George Noble Jones, a southern plantation owner constructed this Gothic Revival style summer cottage in 1839 along a farm path known as Bellevue Avenue. Designed by Richard Upjohn, the house is an early example of the picturesque Gothic Revival style, with its irregular and busy roofline. Kingscote was one of the first summer “cottages” constructed in Newport. It was owned by the King family from 1863 until 1972, when it was given to the Preservation Society of Newport County.

According to the Preservation Society of Newport County: Today, Kingscote is a rare example of a Gothic Revival house and landscape setting preserved intact with original family collections.

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Hope you’ve enjoyed our mansion tours, we had a lot of fun.

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(photographs by my daughter Deb and myself)

http://www.newportmansions.org/explore/kingscote

https://en.wikipedia.org/wiki/Kingscote_%28mansion%29


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Newport, RI – Part 3 – The Elms…

 

The Elms…

The Elms was the summer residence of Mr. and Mrs. Edward Julius Berwind of Philadelphia and New York. Mr. Berwind made his fortune in the coal industry. In 1898, the Berwinds engaged Philadelphia architect Horace Trumbauer to design a house modeled after the mid-18th century French chateau d’Asnieres (c.1750) outside Paris.

deb - The Elms

pizap.com14637846840792The original Elms circa 1897.

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I think the Elms might be my favorite…I mean they’re all beautiful in their over the top ornate way but somehow the Elms seems to be more cozy if that’s possible. Or perhaps it’s the fact that this piece of history came within weeks of being torn down !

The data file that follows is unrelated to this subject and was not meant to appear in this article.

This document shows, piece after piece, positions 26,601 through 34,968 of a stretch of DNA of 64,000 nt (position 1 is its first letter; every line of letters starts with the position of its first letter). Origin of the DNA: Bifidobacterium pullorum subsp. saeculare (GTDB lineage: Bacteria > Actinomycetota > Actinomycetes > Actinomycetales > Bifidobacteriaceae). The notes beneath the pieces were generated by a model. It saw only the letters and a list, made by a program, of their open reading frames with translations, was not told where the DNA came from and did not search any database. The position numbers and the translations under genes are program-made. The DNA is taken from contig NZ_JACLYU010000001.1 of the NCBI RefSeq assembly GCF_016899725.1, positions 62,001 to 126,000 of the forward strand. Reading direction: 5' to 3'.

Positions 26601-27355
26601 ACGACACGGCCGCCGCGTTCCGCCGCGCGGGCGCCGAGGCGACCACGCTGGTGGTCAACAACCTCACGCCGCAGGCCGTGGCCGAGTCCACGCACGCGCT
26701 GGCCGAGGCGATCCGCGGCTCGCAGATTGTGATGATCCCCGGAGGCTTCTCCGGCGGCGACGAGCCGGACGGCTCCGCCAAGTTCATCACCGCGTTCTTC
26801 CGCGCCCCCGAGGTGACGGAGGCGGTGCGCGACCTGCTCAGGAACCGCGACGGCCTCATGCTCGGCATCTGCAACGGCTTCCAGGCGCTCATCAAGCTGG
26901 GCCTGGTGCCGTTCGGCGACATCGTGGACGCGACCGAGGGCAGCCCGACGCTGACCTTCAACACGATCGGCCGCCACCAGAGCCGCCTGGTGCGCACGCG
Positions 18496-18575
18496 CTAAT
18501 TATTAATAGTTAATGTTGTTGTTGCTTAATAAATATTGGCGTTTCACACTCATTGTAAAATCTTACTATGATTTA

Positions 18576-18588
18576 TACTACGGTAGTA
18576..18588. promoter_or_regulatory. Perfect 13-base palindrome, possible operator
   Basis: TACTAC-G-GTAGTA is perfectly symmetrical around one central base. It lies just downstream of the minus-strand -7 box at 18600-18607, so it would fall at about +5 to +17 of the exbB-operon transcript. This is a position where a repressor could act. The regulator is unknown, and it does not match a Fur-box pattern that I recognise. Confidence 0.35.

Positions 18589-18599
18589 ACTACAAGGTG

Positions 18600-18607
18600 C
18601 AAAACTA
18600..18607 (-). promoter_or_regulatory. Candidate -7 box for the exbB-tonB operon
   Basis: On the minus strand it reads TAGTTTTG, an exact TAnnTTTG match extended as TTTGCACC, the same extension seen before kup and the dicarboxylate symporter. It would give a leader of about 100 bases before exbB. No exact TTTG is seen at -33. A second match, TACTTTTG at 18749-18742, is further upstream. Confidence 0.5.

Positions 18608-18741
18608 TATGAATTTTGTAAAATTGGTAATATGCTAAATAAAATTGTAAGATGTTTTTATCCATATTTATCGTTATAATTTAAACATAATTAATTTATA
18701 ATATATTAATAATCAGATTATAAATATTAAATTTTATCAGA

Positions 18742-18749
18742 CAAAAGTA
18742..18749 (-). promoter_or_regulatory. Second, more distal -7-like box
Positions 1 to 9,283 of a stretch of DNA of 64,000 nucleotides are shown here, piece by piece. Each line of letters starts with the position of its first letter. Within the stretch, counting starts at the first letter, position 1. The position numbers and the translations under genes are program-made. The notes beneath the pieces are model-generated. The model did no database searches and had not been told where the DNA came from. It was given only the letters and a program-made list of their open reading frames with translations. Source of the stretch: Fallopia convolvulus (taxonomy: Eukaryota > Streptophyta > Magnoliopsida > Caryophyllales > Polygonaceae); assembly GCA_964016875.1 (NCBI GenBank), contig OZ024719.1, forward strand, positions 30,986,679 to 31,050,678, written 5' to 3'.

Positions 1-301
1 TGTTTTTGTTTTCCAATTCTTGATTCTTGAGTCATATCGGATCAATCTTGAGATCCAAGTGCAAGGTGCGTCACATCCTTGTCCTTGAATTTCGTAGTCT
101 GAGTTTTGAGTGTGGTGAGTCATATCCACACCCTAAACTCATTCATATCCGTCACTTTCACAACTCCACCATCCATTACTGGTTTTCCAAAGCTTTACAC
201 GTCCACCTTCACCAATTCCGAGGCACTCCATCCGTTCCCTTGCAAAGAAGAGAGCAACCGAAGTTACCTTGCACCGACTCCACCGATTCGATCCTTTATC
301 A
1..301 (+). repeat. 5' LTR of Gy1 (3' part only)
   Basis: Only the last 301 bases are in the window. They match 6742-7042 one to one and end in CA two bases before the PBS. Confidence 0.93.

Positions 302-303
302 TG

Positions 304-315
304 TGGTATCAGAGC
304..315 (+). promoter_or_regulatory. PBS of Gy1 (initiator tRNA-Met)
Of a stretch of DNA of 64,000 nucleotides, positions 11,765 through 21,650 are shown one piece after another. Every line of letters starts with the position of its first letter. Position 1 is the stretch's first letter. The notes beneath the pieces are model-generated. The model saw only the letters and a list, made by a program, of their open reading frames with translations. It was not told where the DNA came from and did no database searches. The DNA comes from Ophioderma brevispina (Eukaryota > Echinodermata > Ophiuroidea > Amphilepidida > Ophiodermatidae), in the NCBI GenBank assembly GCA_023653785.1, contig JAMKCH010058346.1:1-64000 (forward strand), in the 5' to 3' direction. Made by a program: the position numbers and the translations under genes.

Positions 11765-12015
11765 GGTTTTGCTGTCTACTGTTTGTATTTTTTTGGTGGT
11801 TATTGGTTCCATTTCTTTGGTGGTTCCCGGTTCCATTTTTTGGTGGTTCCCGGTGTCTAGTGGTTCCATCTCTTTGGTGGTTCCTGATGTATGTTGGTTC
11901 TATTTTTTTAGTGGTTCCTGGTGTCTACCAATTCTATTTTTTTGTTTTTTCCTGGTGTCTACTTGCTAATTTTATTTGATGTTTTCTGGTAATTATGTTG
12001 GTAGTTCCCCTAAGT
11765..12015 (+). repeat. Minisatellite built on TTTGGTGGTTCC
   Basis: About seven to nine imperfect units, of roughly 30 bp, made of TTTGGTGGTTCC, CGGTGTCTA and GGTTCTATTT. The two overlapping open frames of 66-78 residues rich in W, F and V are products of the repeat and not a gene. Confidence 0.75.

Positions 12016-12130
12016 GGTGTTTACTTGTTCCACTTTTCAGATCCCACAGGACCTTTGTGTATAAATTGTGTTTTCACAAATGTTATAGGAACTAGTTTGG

The Elms was the summer residence of Edward and Sarah Berwind of Philadelphia and New York. In 1922 Mrs. Berwind died, and Edward asked his youngest sister Julia Berwind to move in and become the hostess of The Elms. In 1936 when he died he willed the house to Julia who lived there until she died in 1961.

This according to Wikipedia: Childless, Julia Berwind willed the estate to a nephew, who did not want it and fruitlessly tried to pass The Elms to someone else in the family. Finally the family auctioned off the contents of the estate and sold the property to a developer who wanted to tear it down. In 1962, just weeks before its date with the wrecking ball, The Elms was purchased by the Preservation Society of Newport County for $116,000.  Since then, the house has been open to the public for tours. The house was listed on the National Register of Historic Places in 1971, and was designated a National Historic Landmark in 1996.

Let’s take a look around the house and gardens before heading off to my favorite part of the tour !!!

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The conservatory… I could spend all my time in here…

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The back lawn and gardens…

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Julia A Berwind, sister of Edward Berwind.

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According to Wikipedia: Edward asked his youngest sister Julia A. Berwind to move in and become the hostess of The Elms after his wife died. In 1936, when he died, he willed the house to Julia, who  was well known in Newport. She would invite children from the nearby Fifth Ward (a working-class immigrant neighborhood) to the estate for milk and cookies. She had a love for cars and would drive around Newport every day in one of her luxury cars. This was somewhat shocking to the rest of Newport society where it was considered “unladylike” for women to drive themselves.

Now let’s get around to my favorite part …  the Servant Life Tour.  It’s 82 steps up to the 3td  floor. A balustrade around the roof of the mansion hides the entire dormitory-style third floor where single female and male servants lived in 16 rooms with 3 bathrooms. Married staff lived offsite. The back staircase kept the staff very much behind the scenes as they went about their duties,